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Aid, service delivery, and the millennium development goals in an economy-wide framework, Volume 1
Author:Bourguignon, Francois; Diaz-Bonilla, Carolina; Lofgren, Hans; Country:World;
Date Stored:2008/08/06Document Date:2008/07/01
Document Type:Policy Research Working PaperSubTopics:Economic Theory & Research; Banks & Banking Reform; ; Health Monitoring & Evaluation; Population Policies
Language:EnglishRel. Proj ID:1W-Mdg Country Studies -- -- P089847;
Region:The World RegionReport Number:WPS4683
Collection Title:Policy Research working paper ; no. WPS 4683Paper is funded by the Knowledge for Change Program (KCP)TF No/Name:TF055565-KCP; TF057817-KCP - MICRO SIMULATIONS OF POVERTY REDUCTION AND SERVICE DELIVERY IN A
Volume No:1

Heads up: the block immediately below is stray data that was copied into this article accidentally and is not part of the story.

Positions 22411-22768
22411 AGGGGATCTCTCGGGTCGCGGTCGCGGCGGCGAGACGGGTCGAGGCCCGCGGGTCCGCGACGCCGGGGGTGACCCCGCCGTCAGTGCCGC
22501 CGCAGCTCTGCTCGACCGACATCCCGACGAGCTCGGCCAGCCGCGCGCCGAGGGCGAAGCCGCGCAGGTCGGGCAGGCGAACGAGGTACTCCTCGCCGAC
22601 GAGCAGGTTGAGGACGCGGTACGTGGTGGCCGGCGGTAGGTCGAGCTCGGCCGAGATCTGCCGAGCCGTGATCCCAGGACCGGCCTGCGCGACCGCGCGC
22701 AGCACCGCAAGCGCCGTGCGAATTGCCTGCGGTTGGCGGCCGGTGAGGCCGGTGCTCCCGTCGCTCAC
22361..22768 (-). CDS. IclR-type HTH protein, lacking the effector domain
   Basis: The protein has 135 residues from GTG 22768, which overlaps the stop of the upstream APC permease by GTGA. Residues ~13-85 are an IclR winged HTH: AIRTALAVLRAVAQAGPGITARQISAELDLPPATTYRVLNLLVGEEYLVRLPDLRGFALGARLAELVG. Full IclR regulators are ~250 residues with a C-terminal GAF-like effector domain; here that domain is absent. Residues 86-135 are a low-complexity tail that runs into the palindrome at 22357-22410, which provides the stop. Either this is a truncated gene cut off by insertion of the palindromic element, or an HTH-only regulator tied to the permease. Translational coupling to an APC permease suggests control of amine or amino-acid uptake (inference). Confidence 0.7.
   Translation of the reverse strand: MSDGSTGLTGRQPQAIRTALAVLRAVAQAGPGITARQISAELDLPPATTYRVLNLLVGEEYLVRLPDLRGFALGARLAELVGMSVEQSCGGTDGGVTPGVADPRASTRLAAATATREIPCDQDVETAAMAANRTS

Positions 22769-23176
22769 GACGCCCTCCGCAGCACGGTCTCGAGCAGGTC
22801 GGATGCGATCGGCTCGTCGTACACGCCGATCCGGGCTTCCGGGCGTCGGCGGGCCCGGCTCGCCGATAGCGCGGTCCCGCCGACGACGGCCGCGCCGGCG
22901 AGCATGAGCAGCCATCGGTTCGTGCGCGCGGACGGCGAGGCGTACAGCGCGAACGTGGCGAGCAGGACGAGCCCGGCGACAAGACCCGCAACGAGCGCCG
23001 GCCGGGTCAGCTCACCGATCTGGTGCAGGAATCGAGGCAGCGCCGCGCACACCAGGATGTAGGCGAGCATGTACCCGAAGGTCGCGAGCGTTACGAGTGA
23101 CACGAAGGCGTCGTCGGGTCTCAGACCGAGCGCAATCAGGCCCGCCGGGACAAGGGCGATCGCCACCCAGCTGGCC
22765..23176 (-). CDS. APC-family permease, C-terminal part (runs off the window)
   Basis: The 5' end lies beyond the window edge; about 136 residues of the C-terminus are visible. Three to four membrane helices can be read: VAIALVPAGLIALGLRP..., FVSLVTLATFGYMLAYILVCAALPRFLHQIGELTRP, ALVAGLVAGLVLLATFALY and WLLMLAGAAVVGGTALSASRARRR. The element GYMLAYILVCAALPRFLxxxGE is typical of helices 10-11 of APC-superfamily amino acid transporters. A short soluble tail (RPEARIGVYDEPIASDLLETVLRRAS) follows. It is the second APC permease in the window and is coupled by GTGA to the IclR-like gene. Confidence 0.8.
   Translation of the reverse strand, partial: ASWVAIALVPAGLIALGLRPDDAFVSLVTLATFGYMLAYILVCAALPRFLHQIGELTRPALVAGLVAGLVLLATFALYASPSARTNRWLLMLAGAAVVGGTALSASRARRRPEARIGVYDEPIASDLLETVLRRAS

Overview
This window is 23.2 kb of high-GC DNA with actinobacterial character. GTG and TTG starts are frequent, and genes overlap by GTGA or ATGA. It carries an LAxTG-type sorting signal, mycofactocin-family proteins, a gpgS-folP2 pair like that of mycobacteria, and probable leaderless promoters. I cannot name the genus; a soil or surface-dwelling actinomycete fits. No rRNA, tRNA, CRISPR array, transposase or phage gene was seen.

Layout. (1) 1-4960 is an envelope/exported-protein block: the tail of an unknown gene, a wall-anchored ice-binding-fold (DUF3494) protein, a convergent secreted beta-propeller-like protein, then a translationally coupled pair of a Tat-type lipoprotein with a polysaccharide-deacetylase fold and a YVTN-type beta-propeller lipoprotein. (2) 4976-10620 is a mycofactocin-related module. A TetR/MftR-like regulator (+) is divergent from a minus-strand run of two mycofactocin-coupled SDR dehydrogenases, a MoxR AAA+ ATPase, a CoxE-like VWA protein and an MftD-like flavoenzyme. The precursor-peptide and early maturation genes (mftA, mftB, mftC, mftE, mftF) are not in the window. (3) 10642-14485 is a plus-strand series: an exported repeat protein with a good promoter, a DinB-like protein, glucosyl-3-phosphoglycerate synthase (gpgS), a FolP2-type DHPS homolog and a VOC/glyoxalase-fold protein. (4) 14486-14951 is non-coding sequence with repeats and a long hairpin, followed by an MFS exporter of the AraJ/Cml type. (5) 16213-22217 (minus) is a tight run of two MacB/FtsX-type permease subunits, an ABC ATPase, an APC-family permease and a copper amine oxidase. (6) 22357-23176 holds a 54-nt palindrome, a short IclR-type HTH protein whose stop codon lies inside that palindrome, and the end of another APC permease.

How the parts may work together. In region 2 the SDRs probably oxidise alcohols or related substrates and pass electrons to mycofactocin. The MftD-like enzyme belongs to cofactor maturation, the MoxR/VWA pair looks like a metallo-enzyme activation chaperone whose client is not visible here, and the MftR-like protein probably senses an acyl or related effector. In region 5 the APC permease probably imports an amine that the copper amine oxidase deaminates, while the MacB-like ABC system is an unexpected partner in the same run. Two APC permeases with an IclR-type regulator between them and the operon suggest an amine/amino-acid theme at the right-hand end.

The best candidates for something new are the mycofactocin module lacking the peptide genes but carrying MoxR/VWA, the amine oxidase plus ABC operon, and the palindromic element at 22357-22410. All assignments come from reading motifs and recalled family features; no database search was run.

Summary: In many developing countries, achieving the Millennium Development Goals (MDGs) by 2015 will require significant increases in expenditures on social services and in foreign assistance. It will also require careful planning of the sector allocation and sequencing of public spending. Especially for low-income countries, the challenges of the MDGs cannot be well understood unless sector issues are seen in the context of constraints at the macro level and in labor markets. To help countries analyze policies aimed at making progress toward the goals, the World Bank has developed a new tool, the Maquette for MDG Simulations (MAMS). Its originality is to fully integrate government services and their impact on the economy within an otherwise standard economy-wide dynamic framework. In comparison with existing approaches, MAMS offers three main advantages. First, the representation of the production of government services - such as health or education - takes into account demand as well as supply factors and the efficiency of these services. It also allows for interactions across the goals, and between the goals and economic growth. Second, it shows how scaling up these services has economy-wide impacts that may change resource allocation in the non-government sector and relative prices, including the unit cost of government services. Third, it shows the tradeoffs across time, including the relative costs and benefits, of front-loading expenditures versus back-loading. The present paper describes the basic features of MAMS and provides an illustration of its applicability for Ethiopia.

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